Well, in fact, none of us knew anything about youth in Asia, and much of our subsequent experience would suggest the reverse is often true. Their education was exceptionally good, as was, to our detriment, the colloquial propaganda we were fed at the time.

But Euthanasia was to become something important for me once again, as I delved into the issue discussing the Sue Rodrigues case with small groups of first year medical students, years later. It was part of a course on Introduction to Medicine and Professionalism, dedicated to critical thinking and analysis of the more socially and ethically fuzzy issues than pneumonia or heart attacks. The Rodrigues case was always good for an afternoon of discussion with a new crop of med students.

Years later still, Carter vs. Canada became a case celebre. It turns out that Josh Paterson, a young lawyer, friend and classmate in high school of my middle daughter, herself a lawyer, helped lead the charge to the Supreme Court of Canada, which brings us to this point of legal limbo: assisted suicide is not illegal, but physicians better not do it yet. Processes need to be in place.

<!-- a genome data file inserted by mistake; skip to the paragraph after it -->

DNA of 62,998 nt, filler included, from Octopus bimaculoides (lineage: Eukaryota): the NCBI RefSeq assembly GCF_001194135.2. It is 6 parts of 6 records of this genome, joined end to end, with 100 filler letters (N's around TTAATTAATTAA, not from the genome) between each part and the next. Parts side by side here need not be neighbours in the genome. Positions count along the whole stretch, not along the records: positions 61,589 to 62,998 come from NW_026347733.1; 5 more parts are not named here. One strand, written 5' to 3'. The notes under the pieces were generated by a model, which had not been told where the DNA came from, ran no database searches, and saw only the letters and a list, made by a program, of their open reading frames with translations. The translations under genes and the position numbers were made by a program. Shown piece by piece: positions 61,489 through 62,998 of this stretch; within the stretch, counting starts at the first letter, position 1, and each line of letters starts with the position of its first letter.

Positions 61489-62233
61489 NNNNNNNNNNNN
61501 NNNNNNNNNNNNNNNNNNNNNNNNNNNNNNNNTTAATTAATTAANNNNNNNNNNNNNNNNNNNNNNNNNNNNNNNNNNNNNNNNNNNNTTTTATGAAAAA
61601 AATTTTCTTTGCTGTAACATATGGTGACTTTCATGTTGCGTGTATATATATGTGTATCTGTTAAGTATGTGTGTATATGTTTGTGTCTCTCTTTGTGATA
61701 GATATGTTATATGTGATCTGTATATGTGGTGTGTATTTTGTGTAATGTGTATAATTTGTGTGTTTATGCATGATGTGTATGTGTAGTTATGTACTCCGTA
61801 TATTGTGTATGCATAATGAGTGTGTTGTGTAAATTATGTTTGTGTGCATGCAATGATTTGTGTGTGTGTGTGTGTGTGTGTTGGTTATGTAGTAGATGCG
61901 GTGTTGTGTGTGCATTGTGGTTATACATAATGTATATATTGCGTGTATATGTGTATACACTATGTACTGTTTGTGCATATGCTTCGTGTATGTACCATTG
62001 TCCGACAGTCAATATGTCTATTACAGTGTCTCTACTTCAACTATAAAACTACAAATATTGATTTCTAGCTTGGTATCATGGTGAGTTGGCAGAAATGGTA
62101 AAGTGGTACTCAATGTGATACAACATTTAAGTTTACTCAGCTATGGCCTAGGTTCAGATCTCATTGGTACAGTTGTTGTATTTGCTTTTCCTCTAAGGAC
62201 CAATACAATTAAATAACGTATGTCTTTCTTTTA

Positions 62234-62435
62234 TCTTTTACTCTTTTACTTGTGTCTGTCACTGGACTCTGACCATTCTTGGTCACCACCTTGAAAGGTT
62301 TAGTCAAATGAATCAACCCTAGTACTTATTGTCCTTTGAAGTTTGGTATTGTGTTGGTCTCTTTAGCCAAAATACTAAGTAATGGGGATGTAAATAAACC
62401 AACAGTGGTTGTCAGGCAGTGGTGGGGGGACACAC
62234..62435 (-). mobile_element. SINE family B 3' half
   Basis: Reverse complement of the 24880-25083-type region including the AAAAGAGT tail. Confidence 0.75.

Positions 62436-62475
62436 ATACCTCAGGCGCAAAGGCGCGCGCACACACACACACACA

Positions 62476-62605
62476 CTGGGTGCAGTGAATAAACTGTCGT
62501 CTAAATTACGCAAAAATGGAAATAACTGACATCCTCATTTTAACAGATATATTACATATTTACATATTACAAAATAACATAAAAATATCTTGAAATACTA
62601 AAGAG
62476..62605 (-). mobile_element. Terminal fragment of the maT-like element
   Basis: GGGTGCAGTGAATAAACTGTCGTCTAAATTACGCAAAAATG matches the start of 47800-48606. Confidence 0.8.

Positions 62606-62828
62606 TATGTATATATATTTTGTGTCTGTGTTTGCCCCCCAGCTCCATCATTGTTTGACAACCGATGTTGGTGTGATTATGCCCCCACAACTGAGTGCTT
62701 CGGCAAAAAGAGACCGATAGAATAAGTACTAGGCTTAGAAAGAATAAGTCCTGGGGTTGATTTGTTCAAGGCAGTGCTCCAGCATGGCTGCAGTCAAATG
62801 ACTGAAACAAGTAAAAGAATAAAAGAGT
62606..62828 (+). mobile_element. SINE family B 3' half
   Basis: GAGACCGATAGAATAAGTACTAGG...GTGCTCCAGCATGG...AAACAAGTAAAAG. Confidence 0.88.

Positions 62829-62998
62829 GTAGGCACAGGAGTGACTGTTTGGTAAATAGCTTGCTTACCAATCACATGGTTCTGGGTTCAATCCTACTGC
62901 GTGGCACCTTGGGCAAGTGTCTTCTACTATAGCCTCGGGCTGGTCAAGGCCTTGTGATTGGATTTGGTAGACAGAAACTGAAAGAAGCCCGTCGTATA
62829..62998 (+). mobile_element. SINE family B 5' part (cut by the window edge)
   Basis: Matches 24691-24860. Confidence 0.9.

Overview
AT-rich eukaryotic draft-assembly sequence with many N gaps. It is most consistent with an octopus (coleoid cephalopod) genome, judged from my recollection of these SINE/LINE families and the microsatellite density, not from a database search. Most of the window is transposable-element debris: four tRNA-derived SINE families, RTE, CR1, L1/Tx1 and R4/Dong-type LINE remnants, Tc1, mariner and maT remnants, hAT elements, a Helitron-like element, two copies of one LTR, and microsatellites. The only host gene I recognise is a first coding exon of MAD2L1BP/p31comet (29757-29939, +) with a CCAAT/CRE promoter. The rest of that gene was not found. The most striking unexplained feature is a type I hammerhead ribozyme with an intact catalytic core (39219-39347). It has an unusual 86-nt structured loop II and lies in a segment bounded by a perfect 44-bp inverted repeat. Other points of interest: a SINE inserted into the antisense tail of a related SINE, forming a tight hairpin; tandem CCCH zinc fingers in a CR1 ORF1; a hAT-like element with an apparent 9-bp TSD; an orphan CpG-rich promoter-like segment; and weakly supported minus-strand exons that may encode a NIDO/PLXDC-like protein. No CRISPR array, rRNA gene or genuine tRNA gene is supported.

I think I remember Josh Paterson, but as a parent, how do I know; I certainly remembered the name. He would be some young teenager I saw cross a high school stage years ago, or perhaps in one of the groups of friends who happened by. They were school mates, that’s all I remember. Until my daughter mentioned his recent success to one of her siblings as I listened (who must also know him, I suppose). Executive Director of the BC Civil Liberties Association, and key to the ultimate presentation of euthanasia before the Supreme Court of Canada; Josh Paterson is still just a young kid in my memory, much as are my three children who went to school with him.